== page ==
THE Marian Consort, one of the many gifted young ensembles that have emerged in the past decade, are celebrating their tenth anniversary this year. To celebrate it, they have commissioned, aptly, a new setting of the Stabat Mater, given its world première as part of the thriving annual Passiontide at Merton festival, at Merton College, Oxford.
Their choice of composer, like their choice of Passiontide text, was inspired. Gabriel Jackson has made an impact like few others for his commitment over three decades to sacred choral music. Indeed, Latin texts figure prominently in his output: O nata lux and O sacrum convivium were among his earliest; Aquinas’s O salutaris hostia and now O quam gloriosum, famously set by Victoria, are among the most engaging of his recent settings.
His Evening Canticles (for Norwich, Truro, and later Tewkesbury) exemplify his growing and, perhaps, unique recognition as a top-ranking church-music composer. All the great Marian texts have been set by him, with great delicacy and patent understanding. A former chorister of Canterbury Cathedral, he composed Thomas, Jewel of Canterbury in 2004. Recent substantial works are The Lamentations of Jeremiah, The Passion of our Lord Jesus Christ, and a recent Mass for All Saints.
Jackson’s musical voice is so bold and fresh that it is essentially his own. One might make allusion to the current Baltic composers, but that would be to undervalue his daring and originality. He stands outside any mainstream. Perhaps, if one wanted to make a comparison for his courage to plough his own furrow, one might mention his friend Howard Skempton, to whom Jackson wrote a touching tribute on his 70th birthday last year. But Jackson is his own man.
One has only to hear the first few stanzas of Jackson’s Stabat Mater to realise that we are being led into new paths and fresh insights. One of the most satisfying elements in his treatment of any text is that, though he may draw on a rich kaleidoscope of ideas and techniques, he always ensures that they are deeply relevant to the words that he sets, not purely gratuitous or decorative.
The poem Stabat Mater dolorosa, attributed to the 13th-century Franciscan friar Jacopone da Todi (though this has been disputed), is replete with angst, grief, yearning, anguish, and empathy. All of these summon forth different forms of musical expression, which today (unlike the setting by Palestrina, which was heard earlier and which the Marian Consort’s conductor Rory McCleery deliberately kept forthrightly declaimed) suggest a range of emotive colourings and contrasts.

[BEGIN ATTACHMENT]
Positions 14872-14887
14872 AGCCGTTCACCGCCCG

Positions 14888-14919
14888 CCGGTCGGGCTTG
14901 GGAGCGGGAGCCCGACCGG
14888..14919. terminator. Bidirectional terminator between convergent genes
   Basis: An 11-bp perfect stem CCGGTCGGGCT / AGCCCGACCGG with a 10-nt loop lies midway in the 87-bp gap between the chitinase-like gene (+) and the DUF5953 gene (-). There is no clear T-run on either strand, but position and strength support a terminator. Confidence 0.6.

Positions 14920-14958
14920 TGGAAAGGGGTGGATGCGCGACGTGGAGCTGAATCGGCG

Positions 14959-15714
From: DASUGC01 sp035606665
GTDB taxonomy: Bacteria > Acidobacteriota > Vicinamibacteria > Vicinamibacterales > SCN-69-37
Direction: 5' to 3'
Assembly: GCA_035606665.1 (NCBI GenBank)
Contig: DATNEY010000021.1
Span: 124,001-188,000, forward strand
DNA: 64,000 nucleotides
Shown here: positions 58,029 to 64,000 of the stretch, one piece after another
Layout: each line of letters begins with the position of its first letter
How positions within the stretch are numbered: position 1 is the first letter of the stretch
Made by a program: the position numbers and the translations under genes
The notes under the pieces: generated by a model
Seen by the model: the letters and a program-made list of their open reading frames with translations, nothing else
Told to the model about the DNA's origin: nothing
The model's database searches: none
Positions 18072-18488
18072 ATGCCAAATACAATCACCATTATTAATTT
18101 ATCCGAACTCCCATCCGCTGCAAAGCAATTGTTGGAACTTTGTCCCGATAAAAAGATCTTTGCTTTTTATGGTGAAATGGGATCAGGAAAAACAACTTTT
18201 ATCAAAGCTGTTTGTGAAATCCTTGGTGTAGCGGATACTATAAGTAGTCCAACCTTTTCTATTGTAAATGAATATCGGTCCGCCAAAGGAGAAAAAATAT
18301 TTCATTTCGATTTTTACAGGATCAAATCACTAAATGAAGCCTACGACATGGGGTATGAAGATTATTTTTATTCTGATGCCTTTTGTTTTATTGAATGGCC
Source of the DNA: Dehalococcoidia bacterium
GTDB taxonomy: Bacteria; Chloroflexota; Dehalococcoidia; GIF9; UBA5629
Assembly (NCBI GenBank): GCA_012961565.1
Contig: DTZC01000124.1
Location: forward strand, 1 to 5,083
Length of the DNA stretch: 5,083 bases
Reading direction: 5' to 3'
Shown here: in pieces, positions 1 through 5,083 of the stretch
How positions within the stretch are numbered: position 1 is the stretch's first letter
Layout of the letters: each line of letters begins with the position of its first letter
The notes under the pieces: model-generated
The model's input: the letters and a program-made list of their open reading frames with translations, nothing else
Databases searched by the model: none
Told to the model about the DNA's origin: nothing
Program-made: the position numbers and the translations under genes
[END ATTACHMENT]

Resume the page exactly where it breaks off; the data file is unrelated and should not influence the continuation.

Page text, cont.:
Jackson’s great success is that he gives us these — the prolonged anguish and intermittent solace are both palpable — and yet he still manages to preserve an underlying consistency. He controls his material like a Renaissance master. It requires a fine art and meticulous skill to achieve that.
One can only begin to give some feel of this wholly engrossing work. The urgent cries at the outset, the weeping effect, skilfully pared to reduced forces, the pleading upper voices, and the striking semi-staccato of “Quis est homo” include an additional effect, small appoggiaturas or melismata in the middle voices, not prominent but subtly enclosed, and modulated with refinement.
The surprise sudden rise at “subditum”, and the beauteous decoration of “Vidit suum dulcem natum”, supplemented by a wonderfully tragic appendix from the men, “Dum emisit spiritum”, all give some vague feel of the beautifully thought-through intensity of this well-designed first part.
With ten individual voices to draw on, Jackson is able to generate rich chordings; but he still manages to keep them pure: we are spared the slightly spurious added notes that many other composers favour. His use of parallellings, not least in the upper voices, helps to maintain a measure of simplicity at “Eja Mater” and “Fac ut ardeat”. Some splendid, deliberately sonorous men’s singing, with notable crescendi and diminuendi, culminates in a decried, if not quite shouted, “Poenas mecum divide”. Once more, at “Fac me vere”, Jackson makes his effect by the sopranos’ coasting above while tenors and basses sing in broken, jagged sections below; and the men, gently wailing at “In planctu desidero”, again have the grieving underlay at “Fac me tecum plangere”, a background that gradually grows more intense, and possibly complex, but not needlessly so.
The next stanzas are fed by growing hope, and Jackson, responding as ever not just to the words, but to their underlying implications, feeds “Fac me plagis” with growing rapture, cleverly punched out at a repeated “Ob amorem Filii”. It prepares the way for a mighty appeal at “Inflammatus et accensus”, surely the climax in its invocation to the Virgin. The finale is one of the most magical moments in the whole work: “When my body dies”. There is a gentle, tender, exploratory growth as the almost silent choir feels its way to a gloriously expressive resolution, at “Paradisi gloria”.
Varied and eloquent, and beautifully fitted to the text and the drama, this work, devoid of cliché, rich in invention and apt at every stage, is one of those sacred settings that will live on; for it evinces not just eloquence, insight, and an acute sensitivity, but wisdom.
Jackson’s Stabat Mater is to be performed by the Marian Consort at Bath Abbey (15 May); St John’s School, Leatherhead (16 May); the Immaculate Conception of Our Lady, Penzance (18 May); St George’s Priory, Dunster (26 May); and St Mary’s, Richmond (2 June). Details of these and other forthcoming works can be found at http://gabrieljackson.london